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At the Grassroots with the Royal Dutch Football Association

Categories: Fun

At the Grassroots with the Royal Dutch Football Association-featured

A love for playing and watching football drew Pim van der Hoorn to a job with the Royal Dutch Football Association (KNVB), where he now works as a marketer and product manager.

Together with colleagues, he quickly put his savvy marketing skills to use developing Kicks – a low-commitment pickup football program that’s perfect for busy expats who might not be able to commit to the rigorous schedule and membership fees of a traditional football club.

Pim dropped by to tell us about this new program, to tell us what it’s really like to work for a world-class football organization, and to offer Expat Republic readers a chance to try out Kicks for free.


The KNVB is an organization steeped in history. Founded in 1889, it organizes all aspects of football in the Netherlands; from fifth-class amateur leagues all the way up to the top-flight Eredivisie, and of course the orange-clad national team.

It does all of this with a surprisingly lean team.

“We organize around 30,000 official matches every weekend. There are only around 300 people working for the KNVB, so there’s a lot of work and a lot of responsibilities,” said Pim.

“Since football is very popular in the Netherlands, we have this saying that there are 16 million professional coaches in this country, and they all have an opinion about football and the KNVB, so everything we do is under a microscope,” he continued.

Old and new ways

“Since the organization carries such responsibilities, it relies on safe, traditional patterns to ensure everything runs smoothly,” Pim told us. But for such a venerable institution, the KNVB is surprisingly dynamic and open to change.

Before taking up his current role, Pim worked for Heinz, famous for its ketchup. He found the job extremely commercial and straight-laced: The typical American corporation. As well as a change in workplace culture, Pim wanted to do something more rewarding. “Encouraging people to play sports is good, encouraging people to buy ketchup is not helping society a lot,” he told us with a smile.

At the KNVB, working life is less rigid. Offices are open, fitness facilities are top-notch, and there’s far less separation between the higher-ups and workers.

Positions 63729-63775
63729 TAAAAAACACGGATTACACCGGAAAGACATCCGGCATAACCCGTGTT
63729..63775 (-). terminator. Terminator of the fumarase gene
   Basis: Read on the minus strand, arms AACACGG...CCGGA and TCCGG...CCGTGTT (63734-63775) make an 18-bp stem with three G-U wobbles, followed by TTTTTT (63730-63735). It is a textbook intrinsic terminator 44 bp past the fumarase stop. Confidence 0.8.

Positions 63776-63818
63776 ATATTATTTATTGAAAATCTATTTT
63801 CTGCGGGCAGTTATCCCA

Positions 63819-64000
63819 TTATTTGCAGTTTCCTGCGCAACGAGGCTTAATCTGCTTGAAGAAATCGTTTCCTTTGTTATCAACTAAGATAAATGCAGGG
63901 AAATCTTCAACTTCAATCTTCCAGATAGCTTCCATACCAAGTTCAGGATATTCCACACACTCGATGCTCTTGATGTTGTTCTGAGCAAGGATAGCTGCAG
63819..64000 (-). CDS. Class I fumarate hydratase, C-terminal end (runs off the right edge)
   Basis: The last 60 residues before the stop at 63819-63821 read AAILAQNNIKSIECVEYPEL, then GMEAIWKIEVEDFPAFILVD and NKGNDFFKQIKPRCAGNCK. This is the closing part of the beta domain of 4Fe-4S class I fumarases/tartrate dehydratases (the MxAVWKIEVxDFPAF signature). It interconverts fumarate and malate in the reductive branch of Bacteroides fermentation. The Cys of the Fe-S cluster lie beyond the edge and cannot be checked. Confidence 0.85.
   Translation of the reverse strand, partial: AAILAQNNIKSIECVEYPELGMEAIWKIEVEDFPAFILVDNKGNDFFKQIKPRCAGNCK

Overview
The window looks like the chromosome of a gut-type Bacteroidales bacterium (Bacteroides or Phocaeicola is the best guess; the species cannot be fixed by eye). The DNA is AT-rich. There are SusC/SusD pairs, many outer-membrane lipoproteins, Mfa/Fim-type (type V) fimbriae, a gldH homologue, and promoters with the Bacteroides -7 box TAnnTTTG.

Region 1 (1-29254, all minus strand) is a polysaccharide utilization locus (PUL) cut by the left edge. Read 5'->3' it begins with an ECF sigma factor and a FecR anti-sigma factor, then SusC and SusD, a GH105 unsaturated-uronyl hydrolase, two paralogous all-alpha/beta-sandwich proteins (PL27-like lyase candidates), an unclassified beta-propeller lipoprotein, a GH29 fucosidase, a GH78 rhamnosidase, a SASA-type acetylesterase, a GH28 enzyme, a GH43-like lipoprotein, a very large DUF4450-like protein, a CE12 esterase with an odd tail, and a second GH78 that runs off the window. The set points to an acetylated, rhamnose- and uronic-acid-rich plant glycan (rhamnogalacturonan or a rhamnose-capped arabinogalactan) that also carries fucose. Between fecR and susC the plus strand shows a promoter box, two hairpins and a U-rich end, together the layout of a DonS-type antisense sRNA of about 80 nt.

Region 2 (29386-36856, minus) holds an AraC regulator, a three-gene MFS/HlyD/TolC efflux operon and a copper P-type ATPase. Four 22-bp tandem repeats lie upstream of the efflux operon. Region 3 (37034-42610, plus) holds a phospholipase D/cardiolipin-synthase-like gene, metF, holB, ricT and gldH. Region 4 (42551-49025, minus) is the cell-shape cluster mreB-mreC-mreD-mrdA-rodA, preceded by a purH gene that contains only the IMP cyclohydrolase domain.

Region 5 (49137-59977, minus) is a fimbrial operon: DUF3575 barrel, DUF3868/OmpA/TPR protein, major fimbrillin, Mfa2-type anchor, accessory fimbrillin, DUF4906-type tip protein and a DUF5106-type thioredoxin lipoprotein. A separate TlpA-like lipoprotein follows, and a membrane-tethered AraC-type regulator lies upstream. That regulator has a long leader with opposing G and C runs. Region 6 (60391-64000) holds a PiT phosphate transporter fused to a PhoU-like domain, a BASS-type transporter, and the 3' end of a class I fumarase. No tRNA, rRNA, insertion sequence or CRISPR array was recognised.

“When I started working here, I remember on my second day I saw Marco Van Basten (a famous national player and coach) in the canteen buying a sandwich. He was a teenage hero to so many of us, so seeing him walk around the office was kind of a culture shock after coming from Heinz.”

New developments

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This openness to fresh ideas led the KNVB to develop Kicks. Pim explained how the program aims to revitalize football in the Netherlands at a grassroots level.

“One of the problems with how football is organized in the Netherlands today is that it’s hard to start playing by yourself, if you’re an expat or someone who has moved to a new city or town to work. You would need to find a club, or have footballing friends to get started,” he said.

Joining a traditional football club can also be too big of a commitment to balance with work and family life.

“We know that a lot of people quit because of this commitment. Under the traditional KNVB club structure, if you were becoming a dad or making a career move, you’d have to quit football as there is no other option.”

On-demand and hassle-free

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That’s where Kicks comes in.

“These days people can watch movies on demand with Netflix and listen to music with Spotify, so we decided to provide football on demand.”

Kicks lets people book and pay for open training sessions online on a once-off basis. Training takes place at local football clubs, and all you need to do is turn up in your football gear: perfect for expats who want to play hassle-free football with like-minded people.

This is possible thanks to the KNVB’s extensive footballing infrastructure. The Netherlands is full of great pitches. In most places, there’s a pitch less than 15 minutes from your home.

Training sessions are organized and overseen by a Kicks-coach, who ensures balanced teams and guarantees a night of fast and exciting football.

“If you want, we can make you a better player, but we know that a lot of people just want to have fun on the pitch, so we’re not going to have you doing push-ups and pull-ups,” Pim told us. Instead, you’ll play lots of fast-paced matches, and the coaches rotate and switch sides to ensure level but challenging games.

High-quality balls, gear, and playing and changing facilities are provided, and with an astounding 3,000 KNVB clubs nationwide, there’s always somewhere nearby to play. In Amsterdam for example, there are six clubs to play at, and 11 open training sessions every week.

From the grassroots up

As of now, Kicks is available in Amsterdam and Utrecht, but Pim and his team are currently working on expanding to new cities and towns across the Netherlands.

“I look at Kicks as a football startup,” he said. “We would like to learn a lot from these two cities and expand to others. The experimental part of this is the coolest part of working on this program, as is the fact that we can make a real impact on how football is organized in the Netherlands.”

For Pim, Kicks’ success will be judged by the Netherlands’ 16 million professional coaches. No pressure.

Try Kicks out for free

Curious about Kicks and want to try it out? Kicks is giving away free training sessions for Expat Republic members and their friends. Click here to find out more and book a free training session right away.

You can also reach Pim by email at pim@kicksvoetbal.nl or by WhatsApp at 06 5537 7362.